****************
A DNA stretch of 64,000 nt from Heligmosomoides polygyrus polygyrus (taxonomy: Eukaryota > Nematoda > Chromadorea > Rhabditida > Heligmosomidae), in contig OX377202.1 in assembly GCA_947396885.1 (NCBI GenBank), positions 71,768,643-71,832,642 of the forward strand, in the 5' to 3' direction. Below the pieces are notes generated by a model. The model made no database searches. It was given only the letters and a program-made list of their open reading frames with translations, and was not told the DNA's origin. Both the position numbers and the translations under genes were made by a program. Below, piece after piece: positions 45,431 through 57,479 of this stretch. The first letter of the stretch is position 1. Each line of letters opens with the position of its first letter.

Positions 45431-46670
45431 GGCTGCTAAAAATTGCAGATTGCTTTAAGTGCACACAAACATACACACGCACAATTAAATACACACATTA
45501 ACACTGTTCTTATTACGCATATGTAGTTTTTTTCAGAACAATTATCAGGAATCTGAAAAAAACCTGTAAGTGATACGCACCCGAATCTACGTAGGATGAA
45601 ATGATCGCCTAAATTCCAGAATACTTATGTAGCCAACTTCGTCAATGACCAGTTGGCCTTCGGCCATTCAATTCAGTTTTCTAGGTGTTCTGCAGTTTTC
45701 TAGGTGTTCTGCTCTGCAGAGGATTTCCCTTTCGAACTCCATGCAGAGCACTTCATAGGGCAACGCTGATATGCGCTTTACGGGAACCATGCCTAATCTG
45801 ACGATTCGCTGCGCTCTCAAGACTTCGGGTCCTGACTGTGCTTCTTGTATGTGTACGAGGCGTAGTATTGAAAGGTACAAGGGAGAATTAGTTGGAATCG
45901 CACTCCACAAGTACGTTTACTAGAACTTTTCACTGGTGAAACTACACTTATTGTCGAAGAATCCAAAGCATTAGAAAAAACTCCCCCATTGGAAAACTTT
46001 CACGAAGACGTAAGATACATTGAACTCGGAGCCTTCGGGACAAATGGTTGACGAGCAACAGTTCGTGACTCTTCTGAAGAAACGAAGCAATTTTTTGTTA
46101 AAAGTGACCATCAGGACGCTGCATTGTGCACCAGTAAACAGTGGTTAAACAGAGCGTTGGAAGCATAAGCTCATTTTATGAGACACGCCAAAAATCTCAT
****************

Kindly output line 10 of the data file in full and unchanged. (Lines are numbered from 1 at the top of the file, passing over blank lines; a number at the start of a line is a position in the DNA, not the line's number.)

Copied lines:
46101 AAAGTGACCATCAGGACGCTGCATTGTGCACCAGTAAACAGTGGTTAAACAGAGCGTTGGAAGCATAAGCTCATTTTATGAGACACGCCAAAAATCTCAT